Legal Guide

Should dementia patients live alone?

by ezyLegal Editor · 4 min read

should dementia patients be left alone

Although dementia advances differently in each person affected, it typically worsens and progresses through phases. As a result, it’s a good idea to be aware of the warning signals so you can assess that should dementia patients live alone or not. 

When should dementia patients live alone?

That’s a question that almost everyone with dementia, as well as their relatives and caregivers, has is that should dementia patients live alone. For some people, it might be a difficult, even a painful decision.

We’ll answer that issue inside each step because this essay is about should dementia patients live alone or not.

Stage 1 – Mild Cognitive Impairment

We’ve all seen and maybe been through anything resembling this period. This is when you lose track of items (glasses, keys, etc.) and have problems recalling the name of a movie or a person. Dementia patients can live alone at this stage. 

  • Most of us have experienced and/or seen the onset of stage 1 in our elderly parents and senior loved ones.
  • The likelihood of forgetting and misplacing things rises as dementia develops.

Should dementia patients live alone at 1st stage?

  • Especially in the early stages of dementia, the answer to the question of that should dementia patients live alone or not is most likely yes. 
  • I would, however, encourage that you speak with your doctor to ensure that there are no additional issues in your situation.
  • Before dementia worsens, family members and caregivers should start getting their legal documentation in order. 
  • A general power of Attorney, a Durable Medical general power of Attorney, an Updated Will, and many other documents are available.

Stage 2 – Mild Dementia

  • This is when you start to notice more indicators of forgetfulness, as well as challenges with problem-solving and maybe some moderate personality and behavioral changes. Some people have difficulty expressing their ideas and feelings.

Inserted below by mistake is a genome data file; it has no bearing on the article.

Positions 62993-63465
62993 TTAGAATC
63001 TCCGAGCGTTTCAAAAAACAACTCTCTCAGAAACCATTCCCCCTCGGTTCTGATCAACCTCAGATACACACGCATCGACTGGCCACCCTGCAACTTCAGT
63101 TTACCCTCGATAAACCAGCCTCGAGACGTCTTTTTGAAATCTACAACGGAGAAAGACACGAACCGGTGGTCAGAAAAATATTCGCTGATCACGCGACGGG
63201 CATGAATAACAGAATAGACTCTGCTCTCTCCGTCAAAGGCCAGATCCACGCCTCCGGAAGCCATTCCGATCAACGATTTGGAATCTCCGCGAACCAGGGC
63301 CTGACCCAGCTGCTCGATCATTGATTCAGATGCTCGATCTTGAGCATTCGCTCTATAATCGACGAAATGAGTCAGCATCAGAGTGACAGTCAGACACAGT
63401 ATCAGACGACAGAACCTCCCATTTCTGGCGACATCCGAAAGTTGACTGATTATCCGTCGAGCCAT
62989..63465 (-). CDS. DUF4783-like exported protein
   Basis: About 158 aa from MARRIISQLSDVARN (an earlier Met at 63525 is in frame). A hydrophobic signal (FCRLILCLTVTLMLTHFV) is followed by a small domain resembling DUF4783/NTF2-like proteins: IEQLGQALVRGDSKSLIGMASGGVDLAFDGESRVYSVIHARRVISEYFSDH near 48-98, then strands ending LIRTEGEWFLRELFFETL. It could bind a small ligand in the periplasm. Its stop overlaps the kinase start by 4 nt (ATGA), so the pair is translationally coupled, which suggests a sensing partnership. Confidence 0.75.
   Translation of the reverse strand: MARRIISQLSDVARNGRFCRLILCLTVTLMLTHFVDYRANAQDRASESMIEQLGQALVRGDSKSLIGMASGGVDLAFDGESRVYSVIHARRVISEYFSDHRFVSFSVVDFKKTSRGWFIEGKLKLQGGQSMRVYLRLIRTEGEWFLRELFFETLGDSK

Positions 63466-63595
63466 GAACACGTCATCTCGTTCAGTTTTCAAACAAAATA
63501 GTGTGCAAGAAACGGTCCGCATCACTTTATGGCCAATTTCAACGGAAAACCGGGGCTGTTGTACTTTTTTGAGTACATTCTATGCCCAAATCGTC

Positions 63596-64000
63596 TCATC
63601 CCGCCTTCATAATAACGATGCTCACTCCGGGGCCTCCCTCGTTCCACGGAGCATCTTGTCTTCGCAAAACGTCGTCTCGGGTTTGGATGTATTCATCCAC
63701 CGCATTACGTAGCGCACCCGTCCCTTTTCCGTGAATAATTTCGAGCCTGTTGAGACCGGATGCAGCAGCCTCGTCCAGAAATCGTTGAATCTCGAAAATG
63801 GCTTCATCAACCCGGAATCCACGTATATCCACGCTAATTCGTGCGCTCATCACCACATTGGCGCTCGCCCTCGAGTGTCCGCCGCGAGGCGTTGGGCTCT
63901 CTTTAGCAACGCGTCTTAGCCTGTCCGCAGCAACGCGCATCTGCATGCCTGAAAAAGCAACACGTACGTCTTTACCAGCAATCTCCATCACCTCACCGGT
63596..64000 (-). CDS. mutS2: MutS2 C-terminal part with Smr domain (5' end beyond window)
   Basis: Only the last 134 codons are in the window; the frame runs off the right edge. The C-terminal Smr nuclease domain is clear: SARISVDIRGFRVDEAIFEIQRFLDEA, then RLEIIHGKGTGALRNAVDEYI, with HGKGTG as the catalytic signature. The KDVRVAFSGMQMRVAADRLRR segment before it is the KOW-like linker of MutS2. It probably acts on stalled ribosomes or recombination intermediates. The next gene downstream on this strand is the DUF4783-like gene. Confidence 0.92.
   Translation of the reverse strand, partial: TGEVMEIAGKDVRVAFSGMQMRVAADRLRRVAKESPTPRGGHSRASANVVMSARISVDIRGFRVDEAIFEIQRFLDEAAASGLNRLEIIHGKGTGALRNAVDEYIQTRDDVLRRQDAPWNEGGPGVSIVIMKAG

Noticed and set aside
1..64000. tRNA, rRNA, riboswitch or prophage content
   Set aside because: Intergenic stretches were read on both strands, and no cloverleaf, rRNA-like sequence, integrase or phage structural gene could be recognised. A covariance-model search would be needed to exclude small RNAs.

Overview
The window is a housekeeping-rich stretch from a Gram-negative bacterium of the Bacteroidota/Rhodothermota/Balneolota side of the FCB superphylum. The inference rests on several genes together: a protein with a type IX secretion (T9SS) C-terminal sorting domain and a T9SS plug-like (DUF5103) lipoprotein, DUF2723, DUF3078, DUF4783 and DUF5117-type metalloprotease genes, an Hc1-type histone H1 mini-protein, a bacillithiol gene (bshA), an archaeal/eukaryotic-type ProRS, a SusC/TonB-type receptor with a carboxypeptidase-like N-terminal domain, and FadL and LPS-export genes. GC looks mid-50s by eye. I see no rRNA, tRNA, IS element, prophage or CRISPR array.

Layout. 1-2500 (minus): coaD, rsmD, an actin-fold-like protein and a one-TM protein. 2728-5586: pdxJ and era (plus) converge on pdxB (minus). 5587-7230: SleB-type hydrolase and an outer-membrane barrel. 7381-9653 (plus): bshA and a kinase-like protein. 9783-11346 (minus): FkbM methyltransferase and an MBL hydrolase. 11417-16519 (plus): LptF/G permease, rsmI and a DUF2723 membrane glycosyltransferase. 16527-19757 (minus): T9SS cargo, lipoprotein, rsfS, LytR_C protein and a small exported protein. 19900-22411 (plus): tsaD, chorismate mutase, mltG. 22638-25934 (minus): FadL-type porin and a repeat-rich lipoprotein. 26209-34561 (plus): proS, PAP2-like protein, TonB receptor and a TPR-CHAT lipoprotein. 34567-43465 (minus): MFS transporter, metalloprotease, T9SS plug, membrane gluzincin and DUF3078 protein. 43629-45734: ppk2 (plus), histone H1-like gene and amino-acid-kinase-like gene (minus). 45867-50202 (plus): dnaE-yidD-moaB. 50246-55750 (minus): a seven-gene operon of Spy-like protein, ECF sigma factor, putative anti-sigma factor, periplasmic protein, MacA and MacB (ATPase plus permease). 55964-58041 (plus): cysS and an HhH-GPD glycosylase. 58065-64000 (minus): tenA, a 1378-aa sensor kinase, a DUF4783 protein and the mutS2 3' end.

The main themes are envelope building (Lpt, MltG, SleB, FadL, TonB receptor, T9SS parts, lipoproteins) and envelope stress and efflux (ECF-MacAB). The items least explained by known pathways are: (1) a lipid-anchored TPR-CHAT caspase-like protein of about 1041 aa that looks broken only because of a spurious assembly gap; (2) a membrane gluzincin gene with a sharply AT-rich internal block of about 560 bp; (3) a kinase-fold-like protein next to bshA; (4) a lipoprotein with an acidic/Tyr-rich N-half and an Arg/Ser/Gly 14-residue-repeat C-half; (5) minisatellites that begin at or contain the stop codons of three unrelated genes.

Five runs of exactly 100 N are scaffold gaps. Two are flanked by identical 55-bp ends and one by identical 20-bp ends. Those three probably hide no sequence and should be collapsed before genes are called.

• This is the point at which family members and dementia caregivers must start questioning their loved one’s logic and decision-making abilities. A clock test is a fast approach to checking for dementia at home, but the SLUMS test is more definite and done in a clinic.
  • It will be difficult for dementia patients to live alone at this stage. 

Should dementia patients live alone during the 2nd stage?

The answer to the question that should dementia patients live alone or not is that the person will very certainly require some part-time (or full-time) supervision.

  • This means that the person with dementia may be able to do activities of daily living such as dressing, bathing, toileting, eating, and other functions at this stage.
  • However, they may experience difficulties managing their finances, traveling to the grocery shop, and cleaning their house as thoroughly as they formerly did.
  • Seniors with dementia are susceptible to fraud at this point, particularly internet scams.
  • In addition to the home safety adjustments I suggested above for stage 1, I would consider adding at least one daily check-in. Alternatively, have a family member move in with you.

Stage 3 – Moderate Dementia

As dementia advances into stage 3, you’ll likely notice greater memory issues and poor decision-making. This is the point at which you start to notice issues with day-to-day tasks.